However, Nordson also sells things that are absolutely vital to many businesses and thus, when the dust settles, those orders tend to materialize. Indeed, Nordson’s recession-resistance is surprisingly good. We saw the company’s resilience to weak economic conditions during the pandemic-impacted period of 2020 and 2021 once again. Among industrial companies in particular, Nordson is quite resilient to weak economic conditions.
Valuation & Expected Returns
We expect Nordson to generate earnings-per-share of $9.25 this year. As a result, the stock is trading at a forward price-to-earnings ratio of 23.1. This is much lower than the stock has traded for in recent quarters, spending much of its time with valuations in excess of 30 times earnings.
We consider a price-to-earnings ratio of 22 to be fair for Nordson. With shares just over that today, we see a ~1% headwind annually from the valuation.
We also expect 4.5% annual EPS growth over the next five years while the stock is also offering a 1.2% dividend yield. Both of these items will add positively to shareholder returns. However, with the yield and valuation headwind largely offsetting each other, we see just 4.8% total annual returns in the years ahead.
Nordson’s strong free cash flow and disciplined approach to acquisitions mean that the dividend is very well covered. It also happens to grow quickly. Nordson has raised its dividend every year for more than 50 years. The last two dividend raises were 31% and 27%, respectively, so from a pure dividend growth perspective, Nordson is outstanding.
A low payout ratio helps the company grow its dividend at a high rate. With a projected payout ratio of 28% this year, the dividend is well-covered with room for continued increases.
Nordson’s approach to spending its cash is a bit different from other companies in that, depending upon the year, it may buy back lots of stock, make acquisitions, pay down debt or any number of other things. Since 2012, Nordson has spent its cash in different ways from one year to the next, including more than half of it over this time frame on acquisitions. There have been years of high levels of buybacks, and years with none.
Overall, Nordson’s results can be lumpy but the company is tremendously successful in generating growth over the long term.
Nordson is a high-quality business that is much closer to fair value than it has been in past years. The stock’s yield is still quite low, but closer to that of the S&P 500 than it has been in recent years, owed to massive dividend increases and a lower share price.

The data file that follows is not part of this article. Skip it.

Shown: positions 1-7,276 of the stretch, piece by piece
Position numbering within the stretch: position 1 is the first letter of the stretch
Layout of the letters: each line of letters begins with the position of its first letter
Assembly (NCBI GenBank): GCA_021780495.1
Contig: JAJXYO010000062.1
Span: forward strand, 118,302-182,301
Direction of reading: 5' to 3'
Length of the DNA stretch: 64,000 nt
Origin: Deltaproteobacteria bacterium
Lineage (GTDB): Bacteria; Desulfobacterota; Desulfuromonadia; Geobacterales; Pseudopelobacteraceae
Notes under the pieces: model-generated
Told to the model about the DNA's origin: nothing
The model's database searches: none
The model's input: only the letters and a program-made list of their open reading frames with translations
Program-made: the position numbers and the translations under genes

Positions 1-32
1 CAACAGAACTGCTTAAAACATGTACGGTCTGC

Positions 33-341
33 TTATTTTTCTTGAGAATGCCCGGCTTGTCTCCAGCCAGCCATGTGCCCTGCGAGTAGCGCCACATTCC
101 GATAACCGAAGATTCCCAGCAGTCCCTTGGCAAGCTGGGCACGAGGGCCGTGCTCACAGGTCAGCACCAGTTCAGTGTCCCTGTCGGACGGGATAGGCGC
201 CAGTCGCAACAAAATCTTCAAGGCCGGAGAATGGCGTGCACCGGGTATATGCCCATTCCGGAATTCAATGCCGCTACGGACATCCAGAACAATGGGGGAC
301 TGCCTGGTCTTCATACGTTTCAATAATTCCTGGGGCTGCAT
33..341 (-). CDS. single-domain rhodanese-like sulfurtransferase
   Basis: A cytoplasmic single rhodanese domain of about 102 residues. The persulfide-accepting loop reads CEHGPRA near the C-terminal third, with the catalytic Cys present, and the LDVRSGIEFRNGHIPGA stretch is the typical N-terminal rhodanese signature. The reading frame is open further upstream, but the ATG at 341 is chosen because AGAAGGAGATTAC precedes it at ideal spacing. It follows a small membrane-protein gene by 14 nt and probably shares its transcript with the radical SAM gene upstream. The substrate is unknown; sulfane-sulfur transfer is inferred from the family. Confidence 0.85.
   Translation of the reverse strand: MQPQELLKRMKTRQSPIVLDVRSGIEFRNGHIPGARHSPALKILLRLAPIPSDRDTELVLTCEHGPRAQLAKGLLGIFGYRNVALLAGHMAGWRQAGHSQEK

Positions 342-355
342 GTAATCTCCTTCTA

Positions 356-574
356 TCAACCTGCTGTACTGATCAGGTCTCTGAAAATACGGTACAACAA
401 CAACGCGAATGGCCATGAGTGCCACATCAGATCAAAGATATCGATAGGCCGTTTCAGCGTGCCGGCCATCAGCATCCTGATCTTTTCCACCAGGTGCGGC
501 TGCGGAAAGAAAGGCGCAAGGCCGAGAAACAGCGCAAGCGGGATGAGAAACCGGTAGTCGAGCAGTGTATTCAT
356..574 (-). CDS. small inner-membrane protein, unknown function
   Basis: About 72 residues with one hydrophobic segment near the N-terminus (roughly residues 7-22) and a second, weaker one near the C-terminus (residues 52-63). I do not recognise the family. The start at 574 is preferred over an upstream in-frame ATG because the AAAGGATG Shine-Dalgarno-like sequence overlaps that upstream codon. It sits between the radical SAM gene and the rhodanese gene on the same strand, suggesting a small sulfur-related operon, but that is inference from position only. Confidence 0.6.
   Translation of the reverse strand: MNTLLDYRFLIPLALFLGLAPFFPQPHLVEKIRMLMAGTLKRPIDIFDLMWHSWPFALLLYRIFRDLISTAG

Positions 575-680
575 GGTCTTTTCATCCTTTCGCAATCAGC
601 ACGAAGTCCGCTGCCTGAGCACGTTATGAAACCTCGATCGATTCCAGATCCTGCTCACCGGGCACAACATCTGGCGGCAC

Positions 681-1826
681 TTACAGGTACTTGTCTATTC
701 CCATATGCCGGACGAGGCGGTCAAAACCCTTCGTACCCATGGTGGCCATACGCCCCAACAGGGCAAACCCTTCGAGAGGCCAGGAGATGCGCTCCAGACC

Nordson isn’t a strong stock for high income. This is somewhat surprising, given that it is a very rare Dividend King, but the low payout ratio shows that a generous dividend is not a priority for management. The priority is growing the business and this company has done that exceedingly well, producing sector-leading total returns for shareholders. The dividend will rise for many more years because Nordson has made it clear over the past 58 years that it intends to continue doing so for the foreseeable future.
We see Nordson as a hold at the moment given expected total returns of less than 5% annually.
The following databases of stocks contain stocks with very long dividend or corporate histories, ripe for selection for dividend growth investors.
- The Dividend Aristocrats List: S&P 500 stocks with 25+ years of dividend increases.
- The High Yield Dividend Aristocrats List is comprised of the 20 Dividend Aristocrats with the highest current yields.
- The Dividend Achievers List is comprised of ~350 stocks with 10+ years of consecutive dividend increases.
- The High Yield Dividend Kings List is comprised of the 20 Dividend Kings with the highest current yields.
- The Blue Chip Stocks List: stocks that qualify as Dividend Achievers, Dividend Aristocrats, and/or Dividend Kings
- The High Dividend Stocks List: stocks that appeal to investors interested in the highest yields of 5% or more.
- The Monthly Dividend Stocks List: stocks that pay dividends every month, for 12 dividend payments per year.
- The Dividend Champions List: stocks that have increased their dividends for 25+ consecutive years.
Note: Not all Dividend Champions are Dividend Aristocrats because Dividend Aristocrats have additional requirements like being in The S&P 500.
- The Dividend Contenders List: 10-24 consecutive years of dividend increases.
- The Dividend Challengers List: 5-9 consecutive years of dividend increases.
- The Best DRIP Stocks: The top 15 Dividend Aristocrats with no-fee dividend reinvestment plans.
- The 2022 High ROIC Stocks List: The top 10 stocks with high returns on invested capital.
- The 2022 High Beta Stocks List: The 100 stocks in the S&P 500 Index with the highest beta.
- The 2022 Low Beta Stocks List: The 100 stocks in the S&P 500 Index with the lowest beta.
- The Complete List of Russell 2000 Stocks
- The Complete List of NASDAQ-100 Stocks